Caribbean Spanish

Not to be confused with Spanish Caribbean.
Extent the Caribbean Spanish.

Caribbean Spanish (Spanish: español caribeño) is the general name of the Spanish dialects spoken in the Caribbean region. It closely resembles the Spanish spoken in the Canary Islands and western Andalusia.

More precisely, the term refers to the Spanish language as spoken in the Caribbean islands of Cuba, Puerto Rico, and the Dominican Republic as well as in Panama, Venezuela, and the Caribbean coast of Colombia.


Frequently, word-final /s/ and /d/ are dropped (as in compás [kõ̞mˈpaʰ] 'beat', mitad [miˈt̪a] 'half'). Syllable-final /s/ (as well as /f/ in any context) may also be debuccalized to [h] (transcribed as [ʰ] if it may be elided): los amigos [lo̞h‿aˈmiɰo̞ʰ] ('the friends'), dos [ˈd̪o̞ʰ] ('two').[1]

Similarly, syllable-final nasals and /ɾ/ (or [l]) in the infinitival morpheme may also be dropped (ven [ˈbẽ̞ⁿ] 'come', comer [ko̞ˈme̞ˡ] 'to eat');[2] the dropping of final nasals does not result in further neutralization compared to other dialects since the nasalization of the vowel is maintained.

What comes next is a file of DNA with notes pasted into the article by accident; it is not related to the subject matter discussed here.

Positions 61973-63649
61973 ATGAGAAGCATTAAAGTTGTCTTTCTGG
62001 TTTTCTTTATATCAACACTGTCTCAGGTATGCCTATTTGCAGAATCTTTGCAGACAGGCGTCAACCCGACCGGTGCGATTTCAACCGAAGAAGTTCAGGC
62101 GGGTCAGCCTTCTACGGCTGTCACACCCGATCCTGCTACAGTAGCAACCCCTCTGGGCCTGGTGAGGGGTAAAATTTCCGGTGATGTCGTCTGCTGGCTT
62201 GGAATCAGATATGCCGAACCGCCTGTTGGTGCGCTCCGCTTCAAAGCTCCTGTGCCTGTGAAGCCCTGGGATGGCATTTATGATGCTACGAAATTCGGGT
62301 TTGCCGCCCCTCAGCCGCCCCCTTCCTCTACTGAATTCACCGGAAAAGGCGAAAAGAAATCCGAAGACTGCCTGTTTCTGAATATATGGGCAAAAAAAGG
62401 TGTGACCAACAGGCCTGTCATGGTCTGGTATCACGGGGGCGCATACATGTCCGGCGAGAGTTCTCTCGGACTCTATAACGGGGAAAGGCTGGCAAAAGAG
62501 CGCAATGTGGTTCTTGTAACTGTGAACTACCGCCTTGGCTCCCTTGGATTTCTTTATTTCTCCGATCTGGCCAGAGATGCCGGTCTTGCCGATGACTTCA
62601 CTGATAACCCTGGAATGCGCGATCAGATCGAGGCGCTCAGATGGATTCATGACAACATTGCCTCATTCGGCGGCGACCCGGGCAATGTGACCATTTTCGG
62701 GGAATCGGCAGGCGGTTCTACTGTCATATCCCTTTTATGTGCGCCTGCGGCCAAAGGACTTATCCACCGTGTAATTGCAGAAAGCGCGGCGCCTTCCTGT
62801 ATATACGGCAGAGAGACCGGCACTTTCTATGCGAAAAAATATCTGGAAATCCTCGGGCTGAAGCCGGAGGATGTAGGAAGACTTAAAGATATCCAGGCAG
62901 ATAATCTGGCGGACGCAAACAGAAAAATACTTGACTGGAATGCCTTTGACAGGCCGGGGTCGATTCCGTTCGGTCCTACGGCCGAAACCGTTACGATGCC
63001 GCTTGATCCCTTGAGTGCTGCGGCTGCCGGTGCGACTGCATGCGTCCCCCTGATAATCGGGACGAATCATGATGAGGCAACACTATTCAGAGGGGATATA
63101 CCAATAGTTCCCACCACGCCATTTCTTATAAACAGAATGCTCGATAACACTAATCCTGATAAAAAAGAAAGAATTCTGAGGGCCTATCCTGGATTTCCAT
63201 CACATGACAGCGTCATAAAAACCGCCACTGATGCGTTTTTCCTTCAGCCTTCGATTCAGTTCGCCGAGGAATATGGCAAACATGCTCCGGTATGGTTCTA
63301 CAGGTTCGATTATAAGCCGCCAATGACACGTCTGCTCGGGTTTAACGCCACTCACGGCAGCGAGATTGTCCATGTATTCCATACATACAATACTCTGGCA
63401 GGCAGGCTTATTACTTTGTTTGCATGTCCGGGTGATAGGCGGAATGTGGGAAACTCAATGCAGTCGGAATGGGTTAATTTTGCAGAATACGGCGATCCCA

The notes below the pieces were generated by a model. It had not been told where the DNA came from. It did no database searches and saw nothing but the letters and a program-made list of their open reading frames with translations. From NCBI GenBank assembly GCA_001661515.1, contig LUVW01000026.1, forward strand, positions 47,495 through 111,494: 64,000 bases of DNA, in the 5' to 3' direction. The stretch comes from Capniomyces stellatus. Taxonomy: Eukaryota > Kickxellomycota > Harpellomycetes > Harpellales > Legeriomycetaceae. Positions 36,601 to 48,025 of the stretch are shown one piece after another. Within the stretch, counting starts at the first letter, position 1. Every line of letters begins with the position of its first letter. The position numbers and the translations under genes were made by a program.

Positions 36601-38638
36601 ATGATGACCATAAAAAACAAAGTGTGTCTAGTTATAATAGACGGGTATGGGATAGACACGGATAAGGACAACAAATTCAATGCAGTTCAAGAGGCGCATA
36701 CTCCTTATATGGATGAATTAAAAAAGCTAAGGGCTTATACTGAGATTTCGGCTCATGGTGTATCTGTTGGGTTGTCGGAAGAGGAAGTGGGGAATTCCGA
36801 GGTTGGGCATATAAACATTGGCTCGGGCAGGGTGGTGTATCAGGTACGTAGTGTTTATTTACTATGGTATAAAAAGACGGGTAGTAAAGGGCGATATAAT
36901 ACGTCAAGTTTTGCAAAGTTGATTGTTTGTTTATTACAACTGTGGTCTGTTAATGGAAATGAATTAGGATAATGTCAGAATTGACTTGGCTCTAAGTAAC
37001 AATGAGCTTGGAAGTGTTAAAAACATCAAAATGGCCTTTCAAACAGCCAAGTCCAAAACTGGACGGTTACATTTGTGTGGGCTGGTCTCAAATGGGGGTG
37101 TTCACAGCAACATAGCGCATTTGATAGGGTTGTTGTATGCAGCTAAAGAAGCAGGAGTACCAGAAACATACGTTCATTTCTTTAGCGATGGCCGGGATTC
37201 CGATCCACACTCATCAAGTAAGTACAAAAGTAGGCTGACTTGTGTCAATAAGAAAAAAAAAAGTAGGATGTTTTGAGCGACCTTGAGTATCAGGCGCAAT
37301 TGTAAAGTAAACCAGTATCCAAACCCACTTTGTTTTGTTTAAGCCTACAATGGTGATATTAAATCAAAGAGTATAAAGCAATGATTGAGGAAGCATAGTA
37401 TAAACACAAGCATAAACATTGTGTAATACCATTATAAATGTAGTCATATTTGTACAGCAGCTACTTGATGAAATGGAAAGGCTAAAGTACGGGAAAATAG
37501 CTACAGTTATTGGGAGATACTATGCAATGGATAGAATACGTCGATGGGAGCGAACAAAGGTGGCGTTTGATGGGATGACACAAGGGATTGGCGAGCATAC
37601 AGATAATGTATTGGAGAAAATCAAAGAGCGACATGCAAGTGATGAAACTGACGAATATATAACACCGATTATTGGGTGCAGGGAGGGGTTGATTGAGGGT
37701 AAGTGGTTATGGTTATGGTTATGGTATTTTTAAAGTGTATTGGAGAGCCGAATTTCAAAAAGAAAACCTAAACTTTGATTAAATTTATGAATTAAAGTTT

Several neutralizations also occur in the syllable coda. The liquids /l/ and /ɾ/ may neutralize to [j] (Cibaeño Dominican celda/cerda [ˈse̞jð̞a] 'cell'/'bristle'), [l] (alma/arma [ˈalma] 'soul'/'weapon', comer [ko̞ˈme̞ˡ] 'to eat'), or as complete regressive assimilation (pulga/purga [ˈpuɡːa] 'flea'/'purge').[2]

The deletions and neutralizations show variability in their occurrence, even with the same speaker in the same utterance, which implies that nondeleted forms exist in the underlying structure.[3] That is not to say that these dialects are on the path to eliminating coda consonants since such processes have existed for more than four centuries in these dialects.[4] Guitart (1997) argues that it is the result of speakers acquiring multiple phonological systems with uneven control, like that of second language learners.

There are other features:

See also



Further reading

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